071 How to overcome a bad first impression

You meet someone. In an instant you’ve formed an impression about them. And them about you. What happens when their first impression of you is not what you want it to be?

How to overcome a bad first impression

This week’s Inspire Me quote is Lily Tomlin:

“Sometimes I feel like a figment of my own imagination.”

What do you do when you meet someone and they form an impression about you that’s not who you are? How can you correct it?

Drawing largely from the principles described in Dr. Heidi Grant Halvorson’s recent book, No One Understands You and What To Do About It, Leary and Armin talked about how first impressions are formed and how to overcome them.

We make two subconscious assumptions when we meet others: That others will see us objectively as we are and that others will see us as we see ourselves. Neither of these are true. Our first impressions of others is incomplete because our brains take shortcuts. These bias shape the way we see people and are what make it difficult to reform an impression after one is made.

According to Dr. Halvorson we view people through three lenses. The Trust Lens asks if they can trusted. Do they have good intentions toward me and do they have the ability to act on them? The Power Lens assesses what kind of power they might hold over you. Do they have the ability to get or prevent me from having what’s important to me? Finally, the Ego Lens sizes up whether the other is a threat to my self-esteem. Are they pursuing the same objectives as me in the same circles that I am?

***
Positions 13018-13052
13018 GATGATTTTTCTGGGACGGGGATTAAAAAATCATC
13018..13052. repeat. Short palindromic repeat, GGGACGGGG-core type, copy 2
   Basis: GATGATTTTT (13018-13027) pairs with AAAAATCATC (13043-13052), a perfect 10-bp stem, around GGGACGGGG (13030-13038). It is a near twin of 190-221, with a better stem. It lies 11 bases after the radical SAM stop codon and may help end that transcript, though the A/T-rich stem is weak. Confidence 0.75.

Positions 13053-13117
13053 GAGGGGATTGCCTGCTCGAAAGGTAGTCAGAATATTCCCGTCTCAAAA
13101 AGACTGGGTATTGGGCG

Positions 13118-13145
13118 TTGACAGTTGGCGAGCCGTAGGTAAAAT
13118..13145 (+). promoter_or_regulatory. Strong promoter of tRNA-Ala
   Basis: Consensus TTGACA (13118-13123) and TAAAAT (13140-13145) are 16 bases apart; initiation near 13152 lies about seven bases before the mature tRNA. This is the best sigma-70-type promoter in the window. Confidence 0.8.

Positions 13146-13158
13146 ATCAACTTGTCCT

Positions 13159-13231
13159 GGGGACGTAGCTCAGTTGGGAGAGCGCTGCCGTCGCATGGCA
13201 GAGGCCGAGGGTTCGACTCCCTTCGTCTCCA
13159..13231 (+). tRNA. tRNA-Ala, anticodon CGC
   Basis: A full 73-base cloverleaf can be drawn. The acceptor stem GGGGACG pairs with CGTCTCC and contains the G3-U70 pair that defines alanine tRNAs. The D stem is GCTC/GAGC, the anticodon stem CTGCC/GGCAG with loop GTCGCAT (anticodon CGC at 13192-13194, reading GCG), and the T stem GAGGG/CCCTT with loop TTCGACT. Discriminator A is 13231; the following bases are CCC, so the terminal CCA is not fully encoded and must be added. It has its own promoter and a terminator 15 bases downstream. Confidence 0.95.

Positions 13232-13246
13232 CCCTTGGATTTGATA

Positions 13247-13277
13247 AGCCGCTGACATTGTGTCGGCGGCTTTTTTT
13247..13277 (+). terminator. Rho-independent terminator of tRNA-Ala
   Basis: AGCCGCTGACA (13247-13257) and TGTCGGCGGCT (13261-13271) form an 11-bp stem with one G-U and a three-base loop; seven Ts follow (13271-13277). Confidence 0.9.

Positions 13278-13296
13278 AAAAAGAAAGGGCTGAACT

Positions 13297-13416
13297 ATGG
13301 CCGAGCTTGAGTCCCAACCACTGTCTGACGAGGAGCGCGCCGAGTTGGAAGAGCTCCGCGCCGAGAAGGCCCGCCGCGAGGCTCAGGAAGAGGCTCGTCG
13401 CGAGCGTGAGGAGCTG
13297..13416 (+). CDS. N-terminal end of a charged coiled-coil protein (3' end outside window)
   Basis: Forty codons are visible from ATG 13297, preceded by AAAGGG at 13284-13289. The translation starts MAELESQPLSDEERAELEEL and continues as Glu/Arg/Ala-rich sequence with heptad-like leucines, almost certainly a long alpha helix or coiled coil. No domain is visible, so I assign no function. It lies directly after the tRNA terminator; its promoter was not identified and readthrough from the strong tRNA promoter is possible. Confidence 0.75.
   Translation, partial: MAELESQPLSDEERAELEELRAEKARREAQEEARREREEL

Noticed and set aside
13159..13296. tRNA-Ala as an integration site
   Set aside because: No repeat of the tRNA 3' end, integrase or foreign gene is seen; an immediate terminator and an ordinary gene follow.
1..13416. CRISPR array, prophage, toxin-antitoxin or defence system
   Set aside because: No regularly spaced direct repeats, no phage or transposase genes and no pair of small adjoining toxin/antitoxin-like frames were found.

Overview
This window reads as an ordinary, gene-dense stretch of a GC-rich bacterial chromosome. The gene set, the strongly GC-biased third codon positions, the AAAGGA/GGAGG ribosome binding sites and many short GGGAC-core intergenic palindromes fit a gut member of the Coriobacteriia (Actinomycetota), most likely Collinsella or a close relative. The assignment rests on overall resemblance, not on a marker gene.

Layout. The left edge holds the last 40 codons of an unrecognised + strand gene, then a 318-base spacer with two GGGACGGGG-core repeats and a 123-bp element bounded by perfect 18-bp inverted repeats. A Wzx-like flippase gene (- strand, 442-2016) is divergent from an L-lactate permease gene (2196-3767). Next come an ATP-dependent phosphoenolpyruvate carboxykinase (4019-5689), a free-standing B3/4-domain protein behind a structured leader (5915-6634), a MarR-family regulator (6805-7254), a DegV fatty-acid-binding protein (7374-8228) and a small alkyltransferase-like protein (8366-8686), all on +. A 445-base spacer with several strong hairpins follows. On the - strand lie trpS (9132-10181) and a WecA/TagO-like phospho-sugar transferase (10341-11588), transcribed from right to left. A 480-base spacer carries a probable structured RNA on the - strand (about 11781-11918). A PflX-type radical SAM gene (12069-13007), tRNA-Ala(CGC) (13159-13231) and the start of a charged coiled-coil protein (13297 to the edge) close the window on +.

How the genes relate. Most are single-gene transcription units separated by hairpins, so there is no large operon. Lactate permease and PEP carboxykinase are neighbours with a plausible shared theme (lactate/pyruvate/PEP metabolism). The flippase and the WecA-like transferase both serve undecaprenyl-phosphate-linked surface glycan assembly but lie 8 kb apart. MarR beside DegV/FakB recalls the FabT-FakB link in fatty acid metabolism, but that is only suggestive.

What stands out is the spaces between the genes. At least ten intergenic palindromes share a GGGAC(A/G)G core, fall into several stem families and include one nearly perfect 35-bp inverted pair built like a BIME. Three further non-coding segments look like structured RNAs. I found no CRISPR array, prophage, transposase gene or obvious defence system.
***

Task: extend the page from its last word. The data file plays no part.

Understanding how people perceive each other through each of these lenses enable you to create strategies that may help people form a more accurate impression of you and to overcome a bad first impression you may have left. Some strategies to overcome bad first impressions include:

  • Getting their attention by “bombarding them with overwhelming evidence” contrary to the opinion they may have formed about you.
  • Appealing to their sense of fairness.
  • Apologizing for your own clumsy start.
  • Contributing to their objective in a meaningful way.

This week’s Challenge Me:

Abraham Lincoln once said, “I don’t like that man. I must get to know him better.” Follow Lincoln’s lead: Think of someone you don’t like. What steps can you take to reassess your opinion of them?

Resources mentioned or related to this podcast that may be helpful to you:

Ways to get involved:

  • Leave a review for this show on iTunes and/or Stitcher Radio.
  • Leave a comment or question below.
  • Share this post with others in your network:

We look forward to hearing from you!

Leave a Public Comment or Question

Your email address will not be published. Required fields are marked *